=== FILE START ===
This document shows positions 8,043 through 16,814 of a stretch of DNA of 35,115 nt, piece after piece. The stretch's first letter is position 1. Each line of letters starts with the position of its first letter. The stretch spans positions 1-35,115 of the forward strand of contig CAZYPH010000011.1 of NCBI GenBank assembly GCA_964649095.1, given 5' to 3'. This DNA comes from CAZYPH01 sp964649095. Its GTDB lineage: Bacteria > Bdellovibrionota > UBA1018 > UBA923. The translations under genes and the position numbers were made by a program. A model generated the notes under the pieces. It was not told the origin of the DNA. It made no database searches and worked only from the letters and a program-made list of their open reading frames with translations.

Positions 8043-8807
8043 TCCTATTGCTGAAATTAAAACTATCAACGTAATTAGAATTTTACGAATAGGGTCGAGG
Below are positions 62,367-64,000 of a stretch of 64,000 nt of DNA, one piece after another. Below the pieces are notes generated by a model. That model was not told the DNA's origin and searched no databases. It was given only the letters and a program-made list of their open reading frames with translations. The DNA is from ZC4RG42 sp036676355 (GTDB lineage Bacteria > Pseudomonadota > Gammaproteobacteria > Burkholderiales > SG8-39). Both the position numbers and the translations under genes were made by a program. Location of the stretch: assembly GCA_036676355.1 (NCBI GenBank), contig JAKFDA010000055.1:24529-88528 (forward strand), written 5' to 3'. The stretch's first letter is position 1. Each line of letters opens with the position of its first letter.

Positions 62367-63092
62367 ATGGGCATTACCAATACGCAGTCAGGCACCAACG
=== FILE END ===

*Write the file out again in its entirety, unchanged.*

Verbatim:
This document shows positions 8,043 through 16,814 of a stretch of DNA of 35,115 nt, piece after piece. The stretch's first letter is position 1. Each line of letters starts with the position of its first letter. The stretch spans positions 1-35,115 of the forward strand of contig CAZYPH010000011.1 of NCBI GenBank assembly GCA_964649095.1, given 5' to 3'. This DNA comes from CAZYPH01 sp964649095. Its GTDB lineage: Bacteria > Bdellovibrionota > UBA1018 > UBA923. The translations under genes and the position numbers were made by a program. A model generated the notes under the pieces. It was not told the origin of the DNA. It made no database searches and worked only from the letters and a program-made list of their open reading frames with translations.

Positions 8043-8807
8043 TCCTATTGCTGAAATTAAAACTATCAACGTAATTAGAATTTTACGAATAGGGTCGAGG
Below are positions 62,367-64,000 of a stretch of 64,000 nt of DNA, one piece after another. Below the pieces are notes generated by a model. That model was not told the DNA's origin and searched no databases. It was given only the letters and a program-made list of their open reading frames with translations. The DNA is from ZC4RG42 sp036676355 (GTDB lineage Bacteria > Pseudomonadota > Gammaproteobacteria > Burkholderiales > SG8-39). Both the position numbers and the translations under genes were made by a program. Location of the stretch: assembly GCA_036676355.1 (NCBI GenBank), contig JAKFDA010000055.1:24529-88528 (forward strand), written 5' to 3'. The stretch's first letter is position 1. Each line of letters opens with the position of its first letter.

Positions 62367-63092
62367 ATGGGCATTACCAATACGCAGTCAGGCACCAACG